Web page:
The murder of George Floyd has prompted thousands of protests around the US and the world as well as millions of conversations about racism. Everywhere I look I see conversations about policing and community justice. I am hopeful this is the beginning of a long-overdue discussion about racism in the US. And I’m hopeful that we’ll address a comprehensive set of issues affected by racism, that we’ll address everything—including climate change.
The video of Floyd’s death is powerful. Many of us were deeply affected by watching the disregard for Floyd’s wellbeing—the video told a compelling story about the brutal racism in our country.
Some forms of structural racism are more difficult to capture on video. People of Color in the US are exposed to more pollution than whites and are thus more likely to suffer from a variety of respiratory and cardiovascular issues. And African Americans are more likely to live near highways, airports, refineries and other sources of hazardous pollutants. Although it's getting better, People of Color are under-represented in energy efficiency and clean energy. And low-income communities suffer the most from the natural disasters that become more likely in a changing climate, even though they are not responsible for the bulk of emissions that causes that changing climate. Still, because these dynamics play out over decades, it can be harder to see that narrative. It may also harder to see that narrative because in many ways the villain in this climate story is us, you and me.
I’m not asserting that you or I advocated for pollution in communities of color. But for decades people like me—white, well-educated middle class folks—lobbied hard to keep that pollution out of our white middle class neighborhoods. At the same time we demanded goods and services, so those facilities had to be built somewhere. That meant a concentration of toxins in frontline communities where housing and health care were usually inadequate to address these pollutants. And it meant that people of privilege could be largely oblivious to the environmental impacts of their choices. This isn't about blame, it's about accountability. I write this as a person of privilege, acknowledging our complicity. My complicity.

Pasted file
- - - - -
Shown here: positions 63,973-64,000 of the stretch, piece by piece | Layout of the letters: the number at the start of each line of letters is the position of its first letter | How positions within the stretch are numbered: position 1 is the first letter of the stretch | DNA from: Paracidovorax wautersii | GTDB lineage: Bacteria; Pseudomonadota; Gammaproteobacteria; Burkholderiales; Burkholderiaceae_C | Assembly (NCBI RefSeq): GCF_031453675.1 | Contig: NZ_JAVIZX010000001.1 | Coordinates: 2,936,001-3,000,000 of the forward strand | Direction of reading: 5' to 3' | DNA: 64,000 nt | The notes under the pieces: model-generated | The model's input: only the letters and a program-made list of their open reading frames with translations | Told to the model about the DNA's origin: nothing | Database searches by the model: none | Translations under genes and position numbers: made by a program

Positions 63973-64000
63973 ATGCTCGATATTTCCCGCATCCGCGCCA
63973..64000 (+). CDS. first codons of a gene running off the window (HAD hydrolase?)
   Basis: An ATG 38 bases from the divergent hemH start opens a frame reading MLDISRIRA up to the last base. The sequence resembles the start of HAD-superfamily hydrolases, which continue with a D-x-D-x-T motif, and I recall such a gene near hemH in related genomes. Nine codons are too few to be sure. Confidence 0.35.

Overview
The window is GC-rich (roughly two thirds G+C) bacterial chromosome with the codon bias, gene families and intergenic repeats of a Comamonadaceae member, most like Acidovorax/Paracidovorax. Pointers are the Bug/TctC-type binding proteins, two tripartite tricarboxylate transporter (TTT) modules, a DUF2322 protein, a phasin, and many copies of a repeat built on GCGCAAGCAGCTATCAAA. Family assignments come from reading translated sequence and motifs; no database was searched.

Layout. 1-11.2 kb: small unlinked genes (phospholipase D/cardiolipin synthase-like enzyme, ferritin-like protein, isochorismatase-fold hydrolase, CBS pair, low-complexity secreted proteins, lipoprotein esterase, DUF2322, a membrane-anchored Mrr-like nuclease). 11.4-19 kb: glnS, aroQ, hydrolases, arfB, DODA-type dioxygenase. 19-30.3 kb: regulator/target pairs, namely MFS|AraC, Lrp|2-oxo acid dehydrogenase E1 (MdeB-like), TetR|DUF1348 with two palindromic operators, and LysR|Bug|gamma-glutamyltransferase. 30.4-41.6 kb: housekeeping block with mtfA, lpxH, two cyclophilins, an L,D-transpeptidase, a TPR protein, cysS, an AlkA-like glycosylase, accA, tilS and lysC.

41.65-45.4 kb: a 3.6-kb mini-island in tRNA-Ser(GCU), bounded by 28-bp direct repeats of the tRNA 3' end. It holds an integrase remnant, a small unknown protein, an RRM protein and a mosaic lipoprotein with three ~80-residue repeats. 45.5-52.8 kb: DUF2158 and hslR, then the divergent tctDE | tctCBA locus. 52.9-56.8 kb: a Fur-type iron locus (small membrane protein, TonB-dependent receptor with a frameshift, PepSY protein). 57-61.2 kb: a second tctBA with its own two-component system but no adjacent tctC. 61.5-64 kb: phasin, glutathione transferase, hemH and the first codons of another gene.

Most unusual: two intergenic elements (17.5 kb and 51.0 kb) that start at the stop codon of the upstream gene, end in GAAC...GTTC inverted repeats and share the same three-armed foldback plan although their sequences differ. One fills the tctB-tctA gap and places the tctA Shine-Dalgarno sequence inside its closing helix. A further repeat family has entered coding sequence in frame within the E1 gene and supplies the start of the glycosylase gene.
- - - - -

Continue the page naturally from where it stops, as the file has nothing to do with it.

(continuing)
The inequities and racism in climate are substantial; some folks create a lot of greenhouse gas emissions while other folks are struggling to survive climate impacts, often because they cannot afford to move to safer ground. The household emissions of an executive who flies around the country on a weekly basis are likely tenfold those of a janitor who takes a bus to work. These inequities play out on a global level where the global north (the US, Europe and China) have created the climate crisis while the global south (Africa, South America, Pacific Islands) sees many of the worst impacts. This is also a local issue in communities across the US, including here in Dane County.
In April our office issued its first climate action plan (CAP) and in the CAP we committed to addressing equity and justice as part of our efforts to reduce emissions. We pointed to groundbreaking work by the NAACP on how local governments can engage frontline communities in climate action and we committed to follow NAACP recommendations about listening to and collaborating with frontline communities. Our office has been working with stakeholders through the Healthy Wisconsin Leadership Institute on the intersection of climate, health and equity. For us, climate justice means ensuring that the populations most affected by climate change participate in creating programs and policies to address climate change. Climate justice means upending the system where people least responsible for the climate crisis bear the greatest climate burden.
The last weeks have reinforced for me the urgency of our climate justice efforts. When I see someone marching with a sign that reads “I can’t breathe” I think about the knee on George Floyd’s neck but I also think about the particulate matter and other pollutants that lead to increased asthma in African American children. Marine biologist and CEO of Ocean Collectiv, Ayana Elizabeth Johnson put forth a compelling call to action in an op-ed in the Washington Post last week:
So, to white people who care about maintaining a habitable planet, I need you to become actively anti-racist. I need you to understand that our racial inequality crisis is intertwined with our climate crisis. If we don’t work on both, we will succeed at neither. I need you to step up. Please. Because I am exhausted.
I hear and accept Ayana’s call to action. Like so many other Americans, I know we can do better, starting right now. If you want to join our efforts please let me know. I want to hear your thoughts and ideas. Together we can address climate change in ways that create a better tomorrow for everyone in Dane County.
Kathy is the Energy & Climate Specialist in the Dane County’s Office of Energy and Climate Change. In that role she's leading efforts to implement the Climate Action Plan. Prior to coming to Dane County, Kathy led Cool Choices and, prior to that, she led Wisconsin's Focus on Energy program.
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